Last weekend, the Baltimore Ravens left the three days of the NFL Draft with two new tight ends, a quarterback, right tackle, two new wide receivers, and some depth on the defense at middle linebacker, cornerback, safety and defensive end. Baltimore did what they could, and were looking for the best value on every selection. While the team had many people satisfied, there was a position in which some felt they also could’ve addressed, but never did during the draft - running back.
The Ravens had opportunities to select a running back in this draft if they wanted to. After Saquon Barkley, the next best running back to many was LSU’s Derrius Guice and he was available all four times when the Ravens were on the clock last Thursday night. Baltimore would end up trading down twice at 16 and 22, then selected tight end Hayden Hurst at 25, and quarterback Lamar Jackson at 32. Guice fell to the second-round amid concerns about his attitude and maturity. He was also the seventh running back taken in this draft as he watched prospects such as Sony Michel, Kerryon Johnson, Nick Chubb, Ronald Jones, and Rashaad Penny all drafted before him.
When you look at the Ravens running back depth chart, you can see why they decided not to address the position. Through the final two months of the 2017 season, the Ravens offense played well and were second only to the New England Patriots in points per game during that stretch. The improved play of quarterback Joe Flacco and the offensive line was a factor, but one of the biggest reasons was the running game. Especially the emergence of Alex Collins and the reemergence of Javorius Allen.
It’s amazing to think about because Allen and Collins were not originally seen as players who were going to make much of an impact last season. The rushing attack was supposed to be carried by Danny Woodhead, Terrance West, and 2016 fourth-round selection Kenneth Dixon. Dixon however, would miss the entire season due to suspension and a torn meniscus. Woodhead missed seven games after injuring his hamstring in Week 1, and West battled a calf injury, only appearing in five games last year. Collins was signed in September after the Dixon injury and was promoted to the active roster to take Woodhead’s spot.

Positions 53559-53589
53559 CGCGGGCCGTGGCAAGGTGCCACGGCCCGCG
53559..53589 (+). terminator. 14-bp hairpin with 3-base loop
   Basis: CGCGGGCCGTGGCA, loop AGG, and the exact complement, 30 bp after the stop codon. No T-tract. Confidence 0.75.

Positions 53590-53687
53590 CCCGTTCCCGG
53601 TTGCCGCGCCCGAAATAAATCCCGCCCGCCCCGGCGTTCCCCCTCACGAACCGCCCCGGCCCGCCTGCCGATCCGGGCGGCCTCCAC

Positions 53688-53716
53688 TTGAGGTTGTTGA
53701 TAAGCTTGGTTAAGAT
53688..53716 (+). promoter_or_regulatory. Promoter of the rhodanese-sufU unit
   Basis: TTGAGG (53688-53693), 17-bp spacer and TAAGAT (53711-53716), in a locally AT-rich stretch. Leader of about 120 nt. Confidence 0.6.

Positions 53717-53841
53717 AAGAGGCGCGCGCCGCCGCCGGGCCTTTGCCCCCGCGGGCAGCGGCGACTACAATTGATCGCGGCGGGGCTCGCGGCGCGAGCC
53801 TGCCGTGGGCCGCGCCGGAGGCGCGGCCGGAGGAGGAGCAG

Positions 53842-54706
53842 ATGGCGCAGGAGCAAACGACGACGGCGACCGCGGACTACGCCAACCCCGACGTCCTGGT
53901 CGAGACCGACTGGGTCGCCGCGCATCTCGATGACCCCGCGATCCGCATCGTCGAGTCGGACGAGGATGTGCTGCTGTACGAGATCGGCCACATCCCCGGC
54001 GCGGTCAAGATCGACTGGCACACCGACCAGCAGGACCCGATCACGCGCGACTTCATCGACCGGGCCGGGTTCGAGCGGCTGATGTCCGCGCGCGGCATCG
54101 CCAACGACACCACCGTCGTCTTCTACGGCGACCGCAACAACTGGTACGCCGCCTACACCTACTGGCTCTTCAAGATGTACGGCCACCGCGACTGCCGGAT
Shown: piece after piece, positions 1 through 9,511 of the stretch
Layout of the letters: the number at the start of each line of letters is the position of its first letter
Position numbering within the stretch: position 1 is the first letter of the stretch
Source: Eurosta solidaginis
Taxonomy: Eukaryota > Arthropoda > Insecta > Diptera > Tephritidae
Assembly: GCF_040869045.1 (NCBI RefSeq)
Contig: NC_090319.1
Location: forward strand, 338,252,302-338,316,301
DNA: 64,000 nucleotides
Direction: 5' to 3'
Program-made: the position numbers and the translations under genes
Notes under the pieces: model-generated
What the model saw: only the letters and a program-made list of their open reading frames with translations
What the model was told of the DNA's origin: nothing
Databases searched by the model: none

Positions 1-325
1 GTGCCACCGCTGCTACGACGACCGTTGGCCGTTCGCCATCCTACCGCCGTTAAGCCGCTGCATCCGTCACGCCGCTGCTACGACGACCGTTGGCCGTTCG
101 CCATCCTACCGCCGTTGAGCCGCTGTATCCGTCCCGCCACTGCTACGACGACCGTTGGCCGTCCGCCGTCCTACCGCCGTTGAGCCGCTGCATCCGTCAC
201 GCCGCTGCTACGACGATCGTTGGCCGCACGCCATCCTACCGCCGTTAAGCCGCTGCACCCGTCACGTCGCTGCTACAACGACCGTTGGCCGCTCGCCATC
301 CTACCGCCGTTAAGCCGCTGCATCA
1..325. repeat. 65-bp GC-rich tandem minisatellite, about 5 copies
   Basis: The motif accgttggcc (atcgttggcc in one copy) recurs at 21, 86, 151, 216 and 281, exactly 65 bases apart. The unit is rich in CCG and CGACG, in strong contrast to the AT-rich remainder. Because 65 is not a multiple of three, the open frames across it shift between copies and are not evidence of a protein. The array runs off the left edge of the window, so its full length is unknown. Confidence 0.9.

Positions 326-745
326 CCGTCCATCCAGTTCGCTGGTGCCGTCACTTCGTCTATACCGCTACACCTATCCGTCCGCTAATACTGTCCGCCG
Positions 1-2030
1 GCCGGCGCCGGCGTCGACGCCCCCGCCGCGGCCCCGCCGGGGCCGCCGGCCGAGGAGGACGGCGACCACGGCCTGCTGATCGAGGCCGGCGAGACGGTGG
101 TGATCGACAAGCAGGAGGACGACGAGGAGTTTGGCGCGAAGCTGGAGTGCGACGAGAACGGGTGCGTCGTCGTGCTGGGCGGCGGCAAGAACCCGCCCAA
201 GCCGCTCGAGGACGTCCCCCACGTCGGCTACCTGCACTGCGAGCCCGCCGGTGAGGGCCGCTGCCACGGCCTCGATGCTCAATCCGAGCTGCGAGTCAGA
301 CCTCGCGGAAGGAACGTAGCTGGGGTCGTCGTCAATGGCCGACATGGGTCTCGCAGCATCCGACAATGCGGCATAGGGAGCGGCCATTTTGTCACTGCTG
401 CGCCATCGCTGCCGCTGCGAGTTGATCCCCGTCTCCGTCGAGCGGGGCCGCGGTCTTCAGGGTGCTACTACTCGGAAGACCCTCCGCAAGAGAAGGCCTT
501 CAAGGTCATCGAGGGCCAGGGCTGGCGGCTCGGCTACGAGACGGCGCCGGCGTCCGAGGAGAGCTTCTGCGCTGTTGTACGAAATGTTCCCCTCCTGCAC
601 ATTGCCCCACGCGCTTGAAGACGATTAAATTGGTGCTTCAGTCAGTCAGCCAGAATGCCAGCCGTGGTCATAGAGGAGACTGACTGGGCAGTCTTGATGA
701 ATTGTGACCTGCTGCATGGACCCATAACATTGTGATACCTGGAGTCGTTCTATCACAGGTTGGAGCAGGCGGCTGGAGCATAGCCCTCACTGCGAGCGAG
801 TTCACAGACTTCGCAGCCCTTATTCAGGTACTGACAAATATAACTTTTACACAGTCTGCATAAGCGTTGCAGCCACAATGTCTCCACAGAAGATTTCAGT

From there, Collins and Allen would end up becoming the Ravens two-headed rushing attack as the season went on, as Collins rushed for 973 yards and six touchdowns with his best game coming against the Pittsburgh Steelers at Heinz Field on Sunday Night Football. Allen showed potential during his rookie campaign, but was limited to just eight games two years ago when West and Dixon began playing well. Allen took advantage of an opportunity by rushing for 591 yards and four touchdowns in 2017. Proving to be a great change of pace running back to Collins. Allen was also valuable in the passing game for Flacco as he caught 46 receptions for 250 yards and two touchdowns.
There is a caveat to all this. Baltimore is banking on both Collins and Allen, while also hoping Dixon can round back to form. Dixon is all of a sudden the wild-card after missing all of 2017. Two seasons ago, Dixon looked to be the franchise running back for the future, until Collins came along. The Ravens also hope that Allen can continue improving now that he is entering a contract year.
Collins, as good as he looked, now has a season of film on him and teams will be much more prepared to face him this year. There is also the concern of fumbles when it comes to the former Arkansas running back. The Ravens and running backs coach Thomas Hammock will have to work in practice to fix the issue completely. Collins will either prove to be the running back the team has been waiting for since Ray Rice, or the carousel at the position will continue.
Baltimore clearly has great faith in Collins and Allen, as well as hope for Dixon. If all three stay healthy and active, they could make some serious noise in the NFL in 2018 after finishing with the 11th best rushing attack in 2017. That’s what the Ravens are aiming for entering a crucial season.